Friday, November 10, 2006


Like many teachers at this time of year, I find myself asking, “How do I teach about Thanksgiving?” I want to give the students a good lesson in history, using simple English, teaching them new words, teaching about Thanksgiving, and giving them an accurate view of Native Americans/American Indians/ Native Peoples/ Cherokee, Seminole, etc.--pick your favorite expression. And yet, I find myself doing more and more research and racking my brain to decide what to do with all of the misconceptions. I’m reading article after article about the “truth” about Thanksgiving, and so I’ve had to ask myself,“What is important? What can I share? What does Thanksgiving mean to me?”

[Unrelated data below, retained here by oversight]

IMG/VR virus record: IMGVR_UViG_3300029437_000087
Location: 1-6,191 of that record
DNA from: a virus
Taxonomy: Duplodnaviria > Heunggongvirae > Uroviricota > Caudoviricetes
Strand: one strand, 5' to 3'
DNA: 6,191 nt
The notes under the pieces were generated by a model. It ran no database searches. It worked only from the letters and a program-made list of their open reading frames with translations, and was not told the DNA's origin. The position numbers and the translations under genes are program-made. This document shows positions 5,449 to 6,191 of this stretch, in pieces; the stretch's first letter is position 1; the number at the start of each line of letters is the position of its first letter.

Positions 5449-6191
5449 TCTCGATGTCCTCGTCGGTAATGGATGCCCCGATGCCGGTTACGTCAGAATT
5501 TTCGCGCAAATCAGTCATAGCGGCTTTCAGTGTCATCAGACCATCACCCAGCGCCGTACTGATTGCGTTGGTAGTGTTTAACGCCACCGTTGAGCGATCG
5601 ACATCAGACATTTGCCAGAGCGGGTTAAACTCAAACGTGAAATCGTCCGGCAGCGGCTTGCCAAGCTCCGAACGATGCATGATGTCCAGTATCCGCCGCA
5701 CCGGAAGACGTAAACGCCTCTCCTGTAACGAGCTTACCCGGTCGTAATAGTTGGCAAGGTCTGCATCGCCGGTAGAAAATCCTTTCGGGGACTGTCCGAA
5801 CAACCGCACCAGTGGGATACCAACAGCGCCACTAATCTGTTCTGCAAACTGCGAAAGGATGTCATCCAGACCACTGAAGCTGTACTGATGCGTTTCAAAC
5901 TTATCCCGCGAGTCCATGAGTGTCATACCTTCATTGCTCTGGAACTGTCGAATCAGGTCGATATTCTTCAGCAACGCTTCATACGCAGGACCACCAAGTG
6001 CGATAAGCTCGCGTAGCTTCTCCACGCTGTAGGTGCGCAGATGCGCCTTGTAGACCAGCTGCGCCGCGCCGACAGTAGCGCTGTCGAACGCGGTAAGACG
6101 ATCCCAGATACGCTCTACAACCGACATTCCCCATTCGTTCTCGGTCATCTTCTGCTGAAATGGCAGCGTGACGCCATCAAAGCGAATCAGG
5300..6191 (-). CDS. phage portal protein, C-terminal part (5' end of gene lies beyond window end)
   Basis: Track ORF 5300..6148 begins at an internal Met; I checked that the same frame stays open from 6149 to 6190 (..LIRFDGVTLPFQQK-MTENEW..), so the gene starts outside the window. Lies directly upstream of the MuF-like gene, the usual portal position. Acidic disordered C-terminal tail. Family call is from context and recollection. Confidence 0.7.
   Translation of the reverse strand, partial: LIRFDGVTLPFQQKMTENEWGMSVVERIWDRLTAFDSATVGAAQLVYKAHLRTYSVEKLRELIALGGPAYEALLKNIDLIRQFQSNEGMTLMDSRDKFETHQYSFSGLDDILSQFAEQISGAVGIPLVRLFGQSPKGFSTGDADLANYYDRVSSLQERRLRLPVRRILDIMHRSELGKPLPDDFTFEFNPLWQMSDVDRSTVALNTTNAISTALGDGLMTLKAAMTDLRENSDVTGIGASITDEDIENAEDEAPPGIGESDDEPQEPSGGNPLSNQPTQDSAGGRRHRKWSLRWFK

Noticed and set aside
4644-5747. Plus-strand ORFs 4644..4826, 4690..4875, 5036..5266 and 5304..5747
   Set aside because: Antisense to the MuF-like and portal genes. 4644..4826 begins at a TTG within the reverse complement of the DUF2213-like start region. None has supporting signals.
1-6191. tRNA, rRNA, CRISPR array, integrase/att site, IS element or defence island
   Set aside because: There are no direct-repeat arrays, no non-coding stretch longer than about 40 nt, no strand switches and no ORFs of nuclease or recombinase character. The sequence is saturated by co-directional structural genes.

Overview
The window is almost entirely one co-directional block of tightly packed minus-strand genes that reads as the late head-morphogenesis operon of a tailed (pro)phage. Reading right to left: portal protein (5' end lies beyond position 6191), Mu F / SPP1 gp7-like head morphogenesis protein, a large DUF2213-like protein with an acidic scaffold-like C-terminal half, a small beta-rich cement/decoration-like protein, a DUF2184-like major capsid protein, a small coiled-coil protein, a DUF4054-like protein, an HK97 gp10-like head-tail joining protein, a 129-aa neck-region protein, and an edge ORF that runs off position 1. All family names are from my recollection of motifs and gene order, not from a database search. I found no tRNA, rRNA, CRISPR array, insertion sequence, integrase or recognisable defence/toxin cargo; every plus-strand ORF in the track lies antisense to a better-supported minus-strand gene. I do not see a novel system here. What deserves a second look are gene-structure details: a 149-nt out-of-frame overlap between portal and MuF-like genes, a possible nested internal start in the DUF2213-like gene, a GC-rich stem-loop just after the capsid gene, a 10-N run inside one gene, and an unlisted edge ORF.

Well, I’ve come to the conclusion that I think it’s a symbol of cultures coming together to share customs, wisdom, resources and thanks. The Wampanoag Tribe of the Northeast had the knowledge of centuries of experience living in those lands, and they shared their wisdom with the new English visitors. “The Thanksgiving Feast” symbolized the victory of overcoming their differences, finding a common ground, and surviving. We remember this day frozen in time, looking through rose colored glasses, if you like. I will share with them what I know to be true about a few different Native American tribes. I will share images of American Culture as the Melting Pot/Tossed Salad of immigrants and native peoples looking for freedom. Finally I will share our customs practiced today as we celebrate Thanksgiving with family and friends. My own celebration will be in this act of sharing culture and thanksgiving with my students.

1 comment:

Joanna said...

It's snowing buckets here!!! I wish we could get together and build a snowman. There will be a big hole this year at Thanksgiving in Wisconsin without wine, cheese, and settlers :( I miss you!